There will undoubtedly be difficult days ahead for many of those wounded in the Boston Marathon bombing, but one local organization is stepping up to help those whose lives have been changed forever.
The Wiggle Your Toes Foundation, which was founded by an amputee, helps provide emotional and financial support to amputees by directing them to the resources they need to get their life moving forward.
"This is probably two days after the accident. I was very lucky to be alive," recalled Aaron Holm as he showed pictures to FOX 9 News.
Holm knows exactly how it feels to lose your legs because he was struck by a car traveling 55 miles an hour on the shoulder of a highway.
"You're completely lost. You have no idea what happened, why it happened," Holm explained. "Then, you start thinking forward, trying to figure out what the rest of your life is going to look like."
While Holm was in the hospital, he found very few resources for amputees. So, after he healed, he created an organization to help others like him.
"We put together the organization 'Wiggle Your Toes,' which ultimately gives back to people like the people in Boston, [who] are in their hospital beds wondering what the rest of their life looks like," Holm said.
Hours after the bombs went off near the finish line of the Boston Marathon, Wiggle your Toes was already connected with four victims. They are also donating $10,000 and urging others to help those in need.
"It's going to make their lives easier," Holm said. "They're missing work. Bills still come in; medical bills rise. There's still life to pay for and they are sitting idle in the hospital right now."
For Iraq War veteran John Kriesel, the terror attack brought back difficult memories.
"It's tough and it brings back memories, but I know firsthand life isn't over when you lose limbs," Kriesel told FOX 9 News.
In 2006, Kriesel lost his legs when his vehicle was struck by a 200-pound improvised explosive device. The difference, Kriesel told FOX 9 News, is that he signed up to take on that risk.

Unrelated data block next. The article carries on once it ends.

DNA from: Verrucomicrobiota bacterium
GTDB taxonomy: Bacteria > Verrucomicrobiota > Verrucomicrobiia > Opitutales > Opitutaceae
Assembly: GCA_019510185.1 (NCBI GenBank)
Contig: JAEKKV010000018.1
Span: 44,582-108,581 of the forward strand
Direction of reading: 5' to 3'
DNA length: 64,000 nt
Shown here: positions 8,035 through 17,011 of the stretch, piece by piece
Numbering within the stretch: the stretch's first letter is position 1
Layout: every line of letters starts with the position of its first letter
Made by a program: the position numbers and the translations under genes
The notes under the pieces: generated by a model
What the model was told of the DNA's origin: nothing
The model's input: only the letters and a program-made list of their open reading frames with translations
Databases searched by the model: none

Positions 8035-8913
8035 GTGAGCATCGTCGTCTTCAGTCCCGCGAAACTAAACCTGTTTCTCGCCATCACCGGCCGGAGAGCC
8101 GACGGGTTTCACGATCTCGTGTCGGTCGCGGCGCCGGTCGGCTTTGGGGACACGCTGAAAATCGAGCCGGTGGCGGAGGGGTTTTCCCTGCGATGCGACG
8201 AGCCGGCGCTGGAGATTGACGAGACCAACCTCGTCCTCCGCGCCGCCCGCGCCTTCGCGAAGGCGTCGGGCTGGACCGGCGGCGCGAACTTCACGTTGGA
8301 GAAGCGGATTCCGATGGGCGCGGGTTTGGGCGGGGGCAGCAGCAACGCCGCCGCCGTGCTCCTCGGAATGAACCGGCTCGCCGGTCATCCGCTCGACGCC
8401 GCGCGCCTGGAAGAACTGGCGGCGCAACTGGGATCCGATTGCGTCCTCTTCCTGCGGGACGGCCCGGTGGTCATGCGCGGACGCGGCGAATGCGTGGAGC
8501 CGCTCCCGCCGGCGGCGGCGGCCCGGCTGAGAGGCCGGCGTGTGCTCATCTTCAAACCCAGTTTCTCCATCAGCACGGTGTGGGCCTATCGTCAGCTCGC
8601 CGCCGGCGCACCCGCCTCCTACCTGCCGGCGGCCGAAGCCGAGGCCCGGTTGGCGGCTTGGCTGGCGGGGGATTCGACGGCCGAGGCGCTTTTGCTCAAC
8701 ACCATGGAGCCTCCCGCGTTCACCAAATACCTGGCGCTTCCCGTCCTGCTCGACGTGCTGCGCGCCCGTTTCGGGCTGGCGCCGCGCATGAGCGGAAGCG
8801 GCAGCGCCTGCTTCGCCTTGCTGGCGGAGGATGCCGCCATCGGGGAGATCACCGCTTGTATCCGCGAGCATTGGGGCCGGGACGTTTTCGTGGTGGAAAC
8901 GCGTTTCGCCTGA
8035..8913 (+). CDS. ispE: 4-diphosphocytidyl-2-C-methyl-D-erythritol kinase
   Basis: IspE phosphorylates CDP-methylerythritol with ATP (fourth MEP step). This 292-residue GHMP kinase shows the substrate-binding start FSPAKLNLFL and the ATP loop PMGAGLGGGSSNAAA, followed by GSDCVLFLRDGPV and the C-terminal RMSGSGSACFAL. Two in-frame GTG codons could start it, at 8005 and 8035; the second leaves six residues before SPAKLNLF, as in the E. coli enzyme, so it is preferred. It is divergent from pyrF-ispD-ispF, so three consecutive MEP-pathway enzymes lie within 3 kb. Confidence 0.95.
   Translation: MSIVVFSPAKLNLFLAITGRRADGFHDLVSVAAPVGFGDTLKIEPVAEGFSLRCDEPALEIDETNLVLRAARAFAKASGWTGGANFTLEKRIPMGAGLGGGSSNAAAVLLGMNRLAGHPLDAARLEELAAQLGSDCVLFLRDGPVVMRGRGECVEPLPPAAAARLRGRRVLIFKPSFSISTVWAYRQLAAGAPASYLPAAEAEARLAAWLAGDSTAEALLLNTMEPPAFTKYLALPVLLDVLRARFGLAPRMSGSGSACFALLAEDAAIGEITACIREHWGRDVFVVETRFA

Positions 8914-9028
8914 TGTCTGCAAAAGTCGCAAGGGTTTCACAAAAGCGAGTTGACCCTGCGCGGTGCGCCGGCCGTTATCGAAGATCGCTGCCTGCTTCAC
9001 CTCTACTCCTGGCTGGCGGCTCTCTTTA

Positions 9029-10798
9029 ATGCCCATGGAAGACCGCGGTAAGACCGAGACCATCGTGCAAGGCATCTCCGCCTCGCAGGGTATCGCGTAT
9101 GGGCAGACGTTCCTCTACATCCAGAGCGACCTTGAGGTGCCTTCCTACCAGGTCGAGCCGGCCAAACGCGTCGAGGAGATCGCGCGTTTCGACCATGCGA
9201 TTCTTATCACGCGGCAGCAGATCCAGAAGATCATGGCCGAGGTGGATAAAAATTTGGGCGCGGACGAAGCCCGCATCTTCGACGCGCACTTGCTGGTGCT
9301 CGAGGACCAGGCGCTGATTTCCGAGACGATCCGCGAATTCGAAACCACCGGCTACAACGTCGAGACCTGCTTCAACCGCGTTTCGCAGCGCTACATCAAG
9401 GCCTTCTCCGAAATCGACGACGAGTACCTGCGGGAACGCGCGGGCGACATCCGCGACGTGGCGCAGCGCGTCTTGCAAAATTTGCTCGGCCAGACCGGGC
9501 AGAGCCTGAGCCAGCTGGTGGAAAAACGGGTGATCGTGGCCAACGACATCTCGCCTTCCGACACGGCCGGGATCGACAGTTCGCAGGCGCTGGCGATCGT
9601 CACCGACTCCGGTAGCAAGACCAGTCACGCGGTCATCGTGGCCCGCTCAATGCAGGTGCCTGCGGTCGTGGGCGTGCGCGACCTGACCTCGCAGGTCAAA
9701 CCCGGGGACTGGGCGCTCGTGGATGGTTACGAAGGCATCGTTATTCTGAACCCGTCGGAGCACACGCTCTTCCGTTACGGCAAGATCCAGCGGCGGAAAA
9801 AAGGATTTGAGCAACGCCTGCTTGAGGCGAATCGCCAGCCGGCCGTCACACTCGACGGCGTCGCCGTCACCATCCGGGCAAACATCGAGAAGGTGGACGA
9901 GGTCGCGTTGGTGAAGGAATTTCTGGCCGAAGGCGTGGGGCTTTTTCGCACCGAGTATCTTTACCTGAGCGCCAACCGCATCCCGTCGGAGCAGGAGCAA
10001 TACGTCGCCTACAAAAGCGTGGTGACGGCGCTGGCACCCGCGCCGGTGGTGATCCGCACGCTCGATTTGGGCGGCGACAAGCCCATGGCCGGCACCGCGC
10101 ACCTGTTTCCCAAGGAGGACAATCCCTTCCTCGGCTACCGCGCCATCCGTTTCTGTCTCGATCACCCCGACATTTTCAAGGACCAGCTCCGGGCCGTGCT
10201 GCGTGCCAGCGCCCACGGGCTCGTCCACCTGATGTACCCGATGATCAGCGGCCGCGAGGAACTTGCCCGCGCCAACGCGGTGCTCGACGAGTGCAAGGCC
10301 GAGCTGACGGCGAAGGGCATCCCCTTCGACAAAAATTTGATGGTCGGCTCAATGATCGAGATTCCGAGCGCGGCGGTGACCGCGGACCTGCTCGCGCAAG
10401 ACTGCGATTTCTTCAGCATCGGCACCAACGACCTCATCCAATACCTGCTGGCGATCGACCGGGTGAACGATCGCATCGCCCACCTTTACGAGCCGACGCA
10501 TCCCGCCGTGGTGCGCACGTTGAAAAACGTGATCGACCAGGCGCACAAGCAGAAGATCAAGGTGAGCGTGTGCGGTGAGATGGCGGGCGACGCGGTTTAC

"You know you are going to be in harm's way. That's part of the deal," he said. "Civilians back here shouldn't be at that risk."
While he watched reports of the bombings unfold, Kriesel said he knew others will now need to struggle as he did to cope with the change.
"Stay strong, stay positive," he urged the victims. "Your life isn't over."
Both Holm and Kriesel said they have a message for amputees sitting in Boston hospitals, and the core message is: You're not alone and there is still much life to lead.
"I've learned that, despite my injuries, I can still do the things I love, the things I have passion for," Kriesel, also a former Minnesota representative, said. "It's going to take time and you'll have your ups and downs, and on those tough days, think of your family. Think of the loved ones and be thankful you lived through something that other people didn't."
Out of respect for the victims, Wiggle Your Toes does not solicit patients in need. Instead, they wait for them to reach out. That's why they're urging people to share their information on Facebook and Twitter in the hopes that it will reach someone in need.
"I would get on a plane tomorrow if I could," Holm said. "If I had an invitation out there and somebody wanted to know what I'm doing, how I'm doing, we would be able to get out there tomorrow."
Anyone who wishes to learn more about, or donate to, the Wiggle Your Toes Foundation can find them online here: www.wiggleyourtoes.org